So I talked about “that which must not be named.” I told them that, for the first time ever, I had voted for a Democrat for president. (I would never tell the congregation my voting plans before an election or attempt to sway theirs from the pulpit. But after the fact, I decided it was best to talk about it.) I told them that I knew some of them had voted differently, and that I loved and respected those people because I knew their hearts. I said I hoped they also believed the best of me.

Naming the reality—we disagree, I love you, and I choose to be with you—freed the congregation to find a way through a treacherous season.

The collective sigh of relief was almost audible. The room felt lighter, and people no longer had to eggshell-walk the sanctuary floor. Two women approached me later to say thank you. Several felt comfortable talking with me through their own grief and fears. One person put it this way: “Thank you for taking the lid off this situation and letting out what could have festered.”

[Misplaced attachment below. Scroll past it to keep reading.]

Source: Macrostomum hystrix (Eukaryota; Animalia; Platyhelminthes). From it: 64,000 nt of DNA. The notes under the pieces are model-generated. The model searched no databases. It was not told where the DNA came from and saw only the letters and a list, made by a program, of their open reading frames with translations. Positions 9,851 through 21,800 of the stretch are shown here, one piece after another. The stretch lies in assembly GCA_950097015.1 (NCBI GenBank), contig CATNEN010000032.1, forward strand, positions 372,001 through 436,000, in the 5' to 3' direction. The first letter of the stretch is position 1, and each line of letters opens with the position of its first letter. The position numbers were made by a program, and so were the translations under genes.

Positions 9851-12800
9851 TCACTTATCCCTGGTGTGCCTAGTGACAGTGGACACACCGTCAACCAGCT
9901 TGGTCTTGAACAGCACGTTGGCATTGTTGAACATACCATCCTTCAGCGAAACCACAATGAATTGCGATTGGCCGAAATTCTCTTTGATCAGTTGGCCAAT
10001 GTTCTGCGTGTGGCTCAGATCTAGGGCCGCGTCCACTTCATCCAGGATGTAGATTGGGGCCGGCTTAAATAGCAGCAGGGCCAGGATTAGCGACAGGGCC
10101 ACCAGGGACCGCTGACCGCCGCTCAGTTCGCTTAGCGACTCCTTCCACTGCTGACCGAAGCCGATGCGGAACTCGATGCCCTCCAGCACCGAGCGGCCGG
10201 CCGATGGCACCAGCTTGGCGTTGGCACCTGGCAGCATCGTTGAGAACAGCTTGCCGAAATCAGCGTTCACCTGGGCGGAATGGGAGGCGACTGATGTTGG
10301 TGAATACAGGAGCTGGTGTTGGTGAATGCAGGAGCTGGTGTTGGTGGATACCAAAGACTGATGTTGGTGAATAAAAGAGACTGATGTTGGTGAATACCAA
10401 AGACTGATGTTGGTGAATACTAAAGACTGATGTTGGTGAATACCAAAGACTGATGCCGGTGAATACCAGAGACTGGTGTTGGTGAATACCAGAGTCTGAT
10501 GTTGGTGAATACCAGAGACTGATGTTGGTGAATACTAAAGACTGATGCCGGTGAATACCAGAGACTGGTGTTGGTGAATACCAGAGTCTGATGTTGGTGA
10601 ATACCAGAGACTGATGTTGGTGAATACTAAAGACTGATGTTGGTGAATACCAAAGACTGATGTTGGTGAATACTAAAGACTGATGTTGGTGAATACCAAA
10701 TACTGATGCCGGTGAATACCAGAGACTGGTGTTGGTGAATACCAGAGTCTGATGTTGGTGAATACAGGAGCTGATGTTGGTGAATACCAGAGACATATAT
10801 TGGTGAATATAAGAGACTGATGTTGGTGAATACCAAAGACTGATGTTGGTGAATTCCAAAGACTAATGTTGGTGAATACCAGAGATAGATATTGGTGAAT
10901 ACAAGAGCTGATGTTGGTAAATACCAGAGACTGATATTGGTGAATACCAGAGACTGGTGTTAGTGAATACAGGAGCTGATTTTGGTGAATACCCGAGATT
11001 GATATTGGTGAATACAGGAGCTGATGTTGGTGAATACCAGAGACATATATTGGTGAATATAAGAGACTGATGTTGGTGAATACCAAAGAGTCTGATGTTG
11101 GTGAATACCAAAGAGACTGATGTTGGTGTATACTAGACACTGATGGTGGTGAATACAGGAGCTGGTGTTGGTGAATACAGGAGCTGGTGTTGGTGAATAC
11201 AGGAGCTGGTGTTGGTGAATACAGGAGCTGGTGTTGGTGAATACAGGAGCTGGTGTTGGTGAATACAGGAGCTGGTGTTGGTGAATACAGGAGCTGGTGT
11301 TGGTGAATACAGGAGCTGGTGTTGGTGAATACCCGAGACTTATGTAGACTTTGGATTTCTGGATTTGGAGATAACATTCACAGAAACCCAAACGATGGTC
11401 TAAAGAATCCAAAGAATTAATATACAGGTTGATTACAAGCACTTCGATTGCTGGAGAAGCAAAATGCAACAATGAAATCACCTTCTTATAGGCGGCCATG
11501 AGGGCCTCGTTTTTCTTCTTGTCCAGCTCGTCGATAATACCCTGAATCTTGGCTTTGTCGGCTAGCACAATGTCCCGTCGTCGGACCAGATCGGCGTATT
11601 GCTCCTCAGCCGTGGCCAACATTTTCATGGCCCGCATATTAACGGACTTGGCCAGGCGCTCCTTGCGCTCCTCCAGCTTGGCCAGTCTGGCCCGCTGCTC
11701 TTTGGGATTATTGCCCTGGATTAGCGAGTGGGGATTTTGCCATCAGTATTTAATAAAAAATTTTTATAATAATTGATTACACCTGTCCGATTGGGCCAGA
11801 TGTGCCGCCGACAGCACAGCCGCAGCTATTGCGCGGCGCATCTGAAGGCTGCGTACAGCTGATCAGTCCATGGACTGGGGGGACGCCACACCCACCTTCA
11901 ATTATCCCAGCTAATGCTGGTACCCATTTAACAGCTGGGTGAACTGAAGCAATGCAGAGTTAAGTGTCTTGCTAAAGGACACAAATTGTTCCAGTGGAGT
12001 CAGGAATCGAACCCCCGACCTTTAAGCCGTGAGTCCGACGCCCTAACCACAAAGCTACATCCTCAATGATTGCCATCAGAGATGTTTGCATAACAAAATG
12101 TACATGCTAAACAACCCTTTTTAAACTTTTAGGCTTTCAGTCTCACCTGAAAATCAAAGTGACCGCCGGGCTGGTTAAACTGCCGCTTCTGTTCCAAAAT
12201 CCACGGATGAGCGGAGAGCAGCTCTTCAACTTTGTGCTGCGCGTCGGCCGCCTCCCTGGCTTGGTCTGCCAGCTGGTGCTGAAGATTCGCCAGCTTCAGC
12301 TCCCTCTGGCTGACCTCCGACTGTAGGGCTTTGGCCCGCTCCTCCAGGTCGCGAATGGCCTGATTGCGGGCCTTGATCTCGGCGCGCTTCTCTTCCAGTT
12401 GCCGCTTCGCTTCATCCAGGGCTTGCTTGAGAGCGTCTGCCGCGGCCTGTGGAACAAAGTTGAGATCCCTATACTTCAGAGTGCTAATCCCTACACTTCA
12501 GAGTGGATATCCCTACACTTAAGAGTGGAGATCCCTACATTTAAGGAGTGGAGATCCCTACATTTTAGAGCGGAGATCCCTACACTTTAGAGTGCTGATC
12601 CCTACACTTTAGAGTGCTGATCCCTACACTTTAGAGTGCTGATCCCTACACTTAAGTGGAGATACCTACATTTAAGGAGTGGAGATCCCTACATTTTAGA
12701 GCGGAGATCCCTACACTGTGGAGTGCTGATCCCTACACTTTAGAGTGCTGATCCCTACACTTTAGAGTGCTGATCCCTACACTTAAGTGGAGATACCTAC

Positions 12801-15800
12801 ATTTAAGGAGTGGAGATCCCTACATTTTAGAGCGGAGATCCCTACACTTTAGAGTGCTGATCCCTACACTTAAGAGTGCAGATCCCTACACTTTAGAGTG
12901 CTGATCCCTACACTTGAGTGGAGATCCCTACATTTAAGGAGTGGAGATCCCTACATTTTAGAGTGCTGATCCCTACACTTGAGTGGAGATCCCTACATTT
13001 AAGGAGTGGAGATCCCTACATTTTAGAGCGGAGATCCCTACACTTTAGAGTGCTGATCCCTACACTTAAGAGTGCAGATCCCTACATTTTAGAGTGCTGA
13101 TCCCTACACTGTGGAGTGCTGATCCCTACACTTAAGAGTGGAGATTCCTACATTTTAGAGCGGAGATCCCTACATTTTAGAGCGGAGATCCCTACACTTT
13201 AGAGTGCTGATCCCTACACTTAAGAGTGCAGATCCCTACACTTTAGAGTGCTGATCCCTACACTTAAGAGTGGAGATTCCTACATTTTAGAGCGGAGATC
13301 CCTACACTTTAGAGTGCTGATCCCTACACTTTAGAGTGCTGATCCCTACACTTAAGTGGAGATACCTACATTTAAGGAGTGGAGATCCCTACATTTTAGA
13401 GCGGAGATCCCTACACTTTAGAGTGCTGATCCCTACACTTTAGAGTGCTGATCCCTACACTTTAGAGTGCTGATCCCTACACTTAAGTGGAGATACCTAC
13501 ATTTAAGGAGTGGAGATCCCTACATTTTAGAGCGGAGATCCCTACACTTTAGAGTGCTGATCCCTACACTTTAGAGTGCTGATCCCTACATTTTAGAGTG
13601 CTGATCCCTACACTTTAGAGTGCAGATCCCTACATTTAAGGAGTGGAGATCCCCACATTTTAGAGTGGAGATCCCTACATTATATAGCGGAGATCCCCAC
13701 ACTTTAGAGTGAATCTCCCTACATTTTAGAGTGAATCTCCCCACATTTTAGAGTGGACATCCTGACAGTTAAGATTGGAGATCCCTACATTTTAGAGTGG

Was I terrified to talk about this? Of course I was. It’s a small congregation; we couldn’t afford to lose anyone. But we also couldn’t afford rampant mistrust based on our voting records. Naming the reality—we disagree, I love you, and I choose to be with you—freed the congregation to find a way through a treacherous season.

We find value in each other.

God places something beautiful in each of his followers. When I disagree with someone on serious issues, it is my job to find and focus on that beautiful thing. This isn’t an “If you can’t say something nice, don’t say anything at all” situation. No one is forcing me to do it. It’s easy, really. God put his image in each of us, and I guarantee there’s something of it to admire in everyone.